My Pentecost 155
My Proverbs 5
Can You Hear Me Now?
Yesterday we talked about the potential to hear, based upon our listening. A popular cell phone advertisement for the past decade asked the question “Can you hear me now?” In a collection of books that tends to be male-dominant, the Book of Proverbs applies equal weight to the wisdom of the “mother” as to that of the “father”. It contrasts the attraction of the immoral with the moral, both illustrated by women. Some have used this in denigrating women and their abilities but I believe it is to illustrate two central teachings. One is that Proverbs is based upon the wisdom, the teachings, and the learning of the family unit. Second, we truly are all part of the family of mankind, children of the Great One who created all.
Knowing what to hear, what to pay heed to or listen to is the tricky part. What is impurity? What leads to infidelity? What is intelligent? What is the right instruction? Why do we not listen with our whole beings to the wisdom of the ages?
Those who view life as a competition tend to listen poorly. Giving ear to another is seen as losing since the other person will have dominated the few seconds or minutes it took them to express their thoughts. Life is not a race but a pace. We are not here for the sprint of being in the moment but for the marathon of living, a living which combines a series of moments of value. Many view listening as a power struggle, preferring instead to dominate the conversation, hearing only their own voice.
Often the modern trend is to respond to what one has heard with sarcasm. Thinking it funny, these people instead reply with contemptuous comments, sarcastic feeble attempts at humor. This leads to problematic behavior by the speaker as the listener’s responses are seen as condescending. Thus the listener has not been clever but self-defeating. Real communication is a two-way street and sarcasm puts up one huge roadblock when used.
Ego often enters into the listening process. Some people feel their role in life is to dominate. Failure to validate another’s feelings is foolish and lessens the dignity of all. Similarly, those who feel emotionally affected by what they have heard might be embarrassed and just stop hearing, refuse to further listen. They may think they are controlling the situation but in reality they have just made the speaker feel worthless. Some view what they hear as another person complaining. Often we need to discuss what life has thrown our way and it will not all be good. Emotions are our body’s response to life. While some like anger need to be controlled, disregarding or abandoning another is not control; it is being a coward.
Communication is not just the exchange of ideas or facts. It is discussing those facts, their affects on persons and nature, the consequences, the rewards. Communication is connecting, not a recitation of scientific data. One man’s rational thinking might be another’s maze of jumbled thoughts. However, it is through the effort of hearing and listening that we sort through and find our way to togetherness.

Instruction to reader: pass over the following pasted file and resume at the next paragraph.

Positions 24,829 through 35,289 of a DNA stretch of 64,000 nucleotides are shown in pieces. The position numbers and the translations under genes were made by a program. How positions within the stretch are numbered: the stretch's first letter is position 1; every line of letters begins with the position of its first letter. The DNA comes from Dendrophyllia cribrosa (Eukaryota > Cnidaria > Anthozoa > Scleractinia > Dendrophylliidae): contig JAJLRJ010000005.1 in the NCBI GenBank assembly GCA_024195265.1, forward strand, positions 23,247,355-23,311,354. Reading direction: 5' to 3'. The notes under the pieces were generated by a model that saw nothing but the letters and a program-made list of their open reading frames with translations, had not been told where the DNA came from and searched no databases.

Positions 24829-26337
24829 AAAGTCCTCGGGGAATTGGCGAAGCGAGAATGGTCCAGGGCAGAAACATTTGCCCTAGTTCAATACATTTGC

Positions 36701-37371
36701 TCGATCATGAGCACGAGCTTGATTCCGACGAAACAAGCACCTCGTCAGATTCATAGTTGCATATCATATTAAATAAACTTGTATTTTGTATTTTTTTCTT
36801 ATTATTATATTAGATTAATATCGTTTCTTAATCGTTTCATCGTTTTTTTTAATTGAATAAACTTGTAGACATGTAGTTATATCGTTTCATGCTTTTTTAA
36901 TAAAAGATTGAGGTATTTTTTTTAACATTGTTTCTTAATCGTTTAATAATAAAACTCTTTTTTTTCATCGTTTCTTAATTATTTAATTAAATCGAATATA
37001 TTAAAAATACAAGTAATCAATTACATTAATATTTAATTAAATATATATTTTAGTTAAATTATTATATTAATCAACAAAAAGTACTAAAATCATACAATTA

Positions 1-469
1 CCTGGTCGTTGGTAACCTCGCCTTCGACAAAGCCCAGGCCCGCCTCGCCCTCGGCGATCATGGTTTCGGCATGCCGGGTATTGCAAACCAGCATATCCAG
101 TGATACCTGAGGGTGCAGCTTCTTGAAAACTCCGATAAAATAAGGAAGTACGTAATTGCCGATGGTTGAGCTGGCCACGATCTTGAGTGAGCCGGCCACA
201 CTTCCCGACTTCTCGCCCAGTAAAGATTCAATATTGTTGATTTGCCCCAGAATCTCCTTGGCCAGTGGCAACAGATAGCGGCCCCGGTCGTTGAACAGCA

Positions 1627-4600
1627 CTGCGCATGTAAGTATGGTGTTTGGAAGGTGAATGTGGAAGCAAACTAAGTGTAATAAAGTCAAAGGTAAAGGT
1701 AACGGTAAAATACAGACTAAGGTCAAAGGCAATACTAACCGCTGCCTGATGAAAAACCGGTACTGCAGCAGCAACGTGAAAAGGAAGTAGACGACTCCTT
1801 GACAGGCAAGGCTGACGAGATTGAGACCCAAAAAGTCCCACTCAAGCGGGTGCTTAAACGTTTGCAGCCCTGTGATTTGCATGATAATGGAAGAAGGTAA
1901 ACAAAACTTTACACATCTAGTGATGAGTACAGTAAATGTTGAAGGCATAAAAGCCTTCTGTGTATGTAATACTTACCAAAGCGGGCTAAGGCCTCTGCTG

The world is full of problems and those need to be discussed, heard, and resolved. That is a fact that cannot be disputed. However, the world is also full of millions of things to laugh about, cry together about, console and comfort, explore and enjoy. There is a time for problem solving but also a time for listening.
Stephen Covey once said: “Most people do not listen with the intent to understand. They listen with the intent to reply.” We often are so busy formulating our response we haven’t heard what is being said. In fact, we are deciding how to answer that which we have not heard. Alfred Brendel noted: “The word LISTEN contains the same letters as the word SILENT.” We should not discount what a person is about to offer or say just because we feel them lesser or unworthy of our time. Quoting an old American proverb from colonial times: “A crooked cornstalk can have a straight ear.” We can learn from anyone if we would but listen.
“Long before I wrote stories, I listened for stories. Listening for them is something more acute than listening to them. I suppose it’s an early form of participation in what goes on. Listening children know stories are there. When their elders sit and begin, children are just waiting and hoping for one to come out, like a mouse from its hole.” This is how the award-winning author Eudora Welty once described her ability as a writer. We need to remember that we are children of the universe and hear what it has to teach us. We need to learn to listen to the stories of life that are all around us which will embolden and improve our own paths of living.
Leo Buscaglia summed it up nicely: “Too often we underestimate the power of a touch, a smile, a kind word, a listening ear, an honest compliment, or the smallest act of caring, all of which have the potential to turn a life around.” The wisdom that comes from learning begins with listening, hearing that which is all around us and then using it as our guide for a better world and life for all.
My Proverb 5
The eyes will see where the path might lead if the ears are open the potential of our being. What the eyes see and the ear hear, though, are nothing unless we listen with our hearts.